View all:  Voices of Recovery

April 13

“For the first time I felt that I had a home and a family who supported me, understood me, and let me unload all my shame.”

Sex Addicts Anonymous, page 213

I’m as sick as my secrets. Many times I heard it and said it. However, I couldn’t tell anyone my secrets; they were too shameful. I thought if I did, people would surely reject me.

After I got into SAA and started working the Steps, I heard that I had to develop rigorous honesty and “rat out my addict.” Slowly I started reaching out to others in the program and telling the truth about what I was thinking and doing. It has transformed my life.

When I started talking honestly with others, especially on the phone between meetings, a surprising thing happened: people didn’t reject me. In fact, people said they admired my courage, that they could relate to what I said, or that they had the same problem. People thanked me for sharing—the exact opposite of what I expected. This tool has had a profound impact on the effectiveness of my step work.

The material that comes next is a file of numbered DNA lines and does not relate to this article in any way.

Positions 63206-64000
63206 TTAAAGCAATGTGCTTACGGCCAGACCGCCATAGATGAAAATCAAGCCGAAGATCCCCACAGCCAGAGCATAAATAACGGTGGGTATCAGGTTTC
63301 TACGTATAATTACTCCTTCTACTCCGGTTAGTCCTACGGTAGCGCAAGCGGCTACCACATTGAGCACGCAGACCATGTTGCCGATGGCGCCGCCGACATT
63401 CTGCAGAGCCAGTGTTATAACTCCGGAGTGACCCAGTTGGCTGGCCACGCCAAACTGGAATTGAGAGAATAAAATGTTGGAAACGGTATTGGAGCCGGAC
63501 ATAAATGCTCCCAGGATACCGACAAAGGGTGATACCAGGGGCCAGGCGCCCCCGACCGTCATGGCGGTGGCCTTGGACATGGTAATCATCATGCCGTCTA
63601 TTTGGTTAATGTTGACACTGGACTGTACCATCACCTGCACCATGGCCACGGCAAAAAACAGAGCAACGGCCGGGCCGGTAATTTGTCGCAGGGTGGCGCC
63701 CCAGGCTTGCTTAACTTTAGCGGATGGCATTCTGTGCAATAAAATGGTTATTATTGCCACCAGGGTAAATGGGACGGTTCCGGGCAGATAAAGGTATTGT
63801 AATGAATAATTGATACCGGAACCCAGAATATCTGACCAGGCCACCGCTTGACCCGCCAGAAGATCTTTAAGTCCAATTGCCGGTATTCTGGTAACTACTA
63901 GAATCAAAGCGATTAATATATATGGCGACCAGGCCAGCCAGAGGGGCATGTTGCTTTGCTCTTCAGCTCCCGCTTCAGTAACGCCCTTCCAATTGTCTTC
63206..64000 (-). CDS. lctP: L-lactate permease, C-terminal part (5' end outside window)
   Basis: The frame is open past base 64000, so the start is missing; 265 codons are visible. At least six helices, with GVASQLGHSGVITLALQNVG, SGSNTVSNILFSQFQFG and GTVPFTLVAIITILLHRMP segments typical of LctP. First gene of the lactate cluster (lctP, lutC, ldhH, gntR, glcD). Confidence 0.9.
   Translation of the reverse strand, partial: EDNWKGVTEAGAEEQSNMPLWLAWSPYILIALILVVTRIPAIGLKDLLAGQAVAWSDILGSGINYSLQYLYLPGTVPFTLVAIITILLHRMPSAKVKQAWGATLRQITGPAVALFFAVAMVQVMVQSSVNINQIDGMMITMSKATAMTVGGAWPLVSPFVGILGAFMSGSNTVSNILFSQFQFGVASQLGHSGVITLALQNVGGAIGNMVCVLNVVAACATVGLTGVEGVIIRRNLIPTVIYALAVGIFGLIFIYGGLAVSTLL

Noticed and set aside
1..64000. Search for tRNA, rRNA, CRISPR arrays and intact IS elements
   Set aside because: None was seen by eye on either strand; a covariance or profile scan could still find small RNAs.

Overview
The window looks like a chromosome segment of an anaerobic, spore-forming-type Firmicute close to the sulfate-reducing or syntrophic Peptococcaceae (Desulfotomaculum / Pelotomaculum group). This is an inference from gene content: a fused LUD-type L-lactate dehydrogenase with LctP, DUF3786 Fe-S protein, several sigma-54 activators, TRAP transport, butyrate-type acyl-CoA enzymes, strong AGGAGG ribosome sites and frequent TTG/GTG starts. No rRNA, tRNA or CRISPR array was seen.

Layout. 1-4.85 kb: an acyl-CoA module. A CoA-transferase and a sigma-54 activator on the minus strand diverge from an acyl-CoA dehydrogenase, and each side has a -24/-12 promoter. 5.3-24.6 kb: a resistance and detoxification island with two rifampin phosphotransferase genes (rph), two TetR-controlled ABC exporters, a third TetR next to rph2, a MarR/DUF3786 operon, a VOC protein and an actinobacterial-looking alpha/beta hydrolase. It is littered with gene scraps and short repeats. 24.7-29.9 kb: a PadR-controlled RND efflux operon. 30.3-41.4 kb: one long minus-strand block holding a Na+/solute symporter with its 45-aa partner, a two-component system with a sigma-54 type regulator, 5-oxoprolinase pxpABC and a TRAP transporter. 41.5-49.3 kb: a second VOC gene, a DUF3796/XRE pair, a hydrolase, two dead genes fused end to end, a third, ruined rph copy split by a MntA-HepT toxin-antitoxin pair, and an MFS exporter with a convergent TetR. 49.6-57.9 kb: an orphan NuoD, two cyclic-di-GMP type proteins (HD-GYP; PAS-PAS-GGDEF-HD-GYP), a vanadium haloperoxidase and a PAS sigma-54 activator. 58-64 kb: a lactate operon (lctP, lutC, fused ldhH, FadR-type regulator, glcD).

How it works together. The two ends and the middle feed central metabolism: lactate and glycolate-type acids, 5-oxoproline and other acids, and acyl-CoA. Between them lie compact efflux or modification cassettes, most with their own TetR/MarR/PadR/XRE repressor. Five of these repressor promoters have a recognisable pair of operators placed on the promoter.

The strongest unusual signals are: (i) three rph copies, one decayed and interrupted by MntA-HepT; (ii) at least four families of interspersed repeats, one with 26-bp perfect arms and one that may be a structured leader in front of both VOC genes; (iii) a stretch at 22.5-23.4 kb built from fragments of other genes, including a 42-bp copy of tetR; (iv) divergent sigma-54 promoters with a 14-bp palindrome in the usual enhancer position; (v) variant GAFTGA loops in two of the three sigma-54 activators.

My shame is like a vampire. It sucks the life out of me and keeps me in the shadows. But importantly, it cannot tolerate the light of day. My disease was lying when it told me I had to keep my secrets. Perhaps it knew that bringing them into the light of day would kill its power over me.

I am as sick as I am secret. My shame withers when I open up.